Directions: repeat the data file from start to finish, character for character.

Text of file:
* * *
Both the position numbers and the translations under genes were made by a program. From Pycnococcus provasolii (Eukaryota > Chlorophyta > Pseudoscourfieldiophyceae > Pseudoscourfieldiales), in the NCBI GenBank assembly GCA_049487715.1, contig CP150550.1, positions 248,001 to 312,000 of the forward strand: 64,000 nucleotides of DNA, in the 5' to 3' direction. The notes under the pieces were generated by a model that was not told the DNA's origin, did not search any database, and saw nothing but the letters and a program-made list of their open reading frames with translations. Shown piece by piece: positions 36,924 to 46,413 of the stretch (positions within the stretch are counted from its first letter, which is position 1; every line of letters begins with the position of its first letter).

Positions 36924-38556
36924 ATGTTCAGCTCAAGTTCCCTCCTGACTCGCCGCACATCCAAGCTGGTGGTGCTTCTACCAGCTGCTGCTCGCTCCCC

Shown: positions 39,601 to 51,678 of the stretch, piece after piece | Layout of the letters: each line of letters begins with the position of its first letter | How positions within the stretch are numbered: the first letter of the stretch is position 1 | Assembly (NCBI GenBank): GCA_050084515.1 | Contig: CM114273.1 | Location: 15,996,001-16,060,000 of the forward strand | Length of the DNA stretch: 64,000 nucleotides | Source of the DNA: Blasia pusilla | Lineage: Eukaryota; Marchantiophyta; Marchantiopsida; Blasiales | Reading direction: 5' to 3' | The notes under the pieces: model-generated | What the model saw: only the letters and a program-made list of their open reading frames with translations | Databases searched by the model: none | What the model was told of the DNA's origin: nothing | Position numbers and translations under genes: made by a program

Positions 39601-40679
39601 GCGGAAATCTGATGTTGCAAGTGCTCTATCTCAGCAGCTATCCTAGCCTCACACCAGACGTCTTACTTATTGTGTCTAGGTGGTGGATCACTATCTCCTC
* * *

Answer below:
Both the position numbers and the translations under genes were made by a program. From Pycnococcus provasolii (Eukaryota > Chlorophyta > Pseudoscourfieldiophyceae > Pseudoscourfieldiales), in the NCBI GenBank assembly GCA_049487715.1, contig CP150550.1, positions 248,001 to 312,000 of the forward strand: 64,000 nucleotides of DNA, in the 5' to 3' direction. The notes under the pieces were generated by a model that was not told the DNA's origin, did not search any database, and saw nothing but the letters and a program-made list of their open reading frames with translations. Shown piece by piece: positions 36,924 to 46,413 of the stretch (positions within the stretch are counted from its first letter, which is position 1; every line of letters begins with the position of its first letter).

Positions 36924-38556
36924 ATGTTCAGCTCAAGTTCCCTCCTGACTCGCCGCACATCCAAGCTGGTGGTGCTTCTACCAGCTGCTGCTCGCTCCCC

Shown: positions 39,601 to 51,678 of the stretch, piece after piece | Layout of the letters: each line of letters begins with the position of its first letter | How positions within the stretch are numbered: the first letter of the stretch is position 1 | Assembly (NCBI GenBank): GCA_050084515.1 | Contig: CM114273.1 | Location: 15,996,001-16,060,000 of the forward strand | Length of the DNA stretch: 64,000 nucleotides | Source of the DNA: Blasia pusilla | Lineage: Eukaryota; Marchantiophyta; Marchantiopsida; Blasiales | Reading direction: 5' to 3' | The notes under the pieces: model-generated | What the model saw: only the letters and a program-made list of their open reading frames with translations | Databases searched by the model: none | What the model was told of the DNA's origin: nothing | Position numbers and translations under genes: made by a program

Positions 39601-40679
39601 GCGGAAATCTGATGTTGCAAGTGCTCTATCTCAGCAGCTATCCTAGCCTCACACCAGACGTCTTACTTATTGTGTCTAGGTGGTGGATCACTATCTCCTC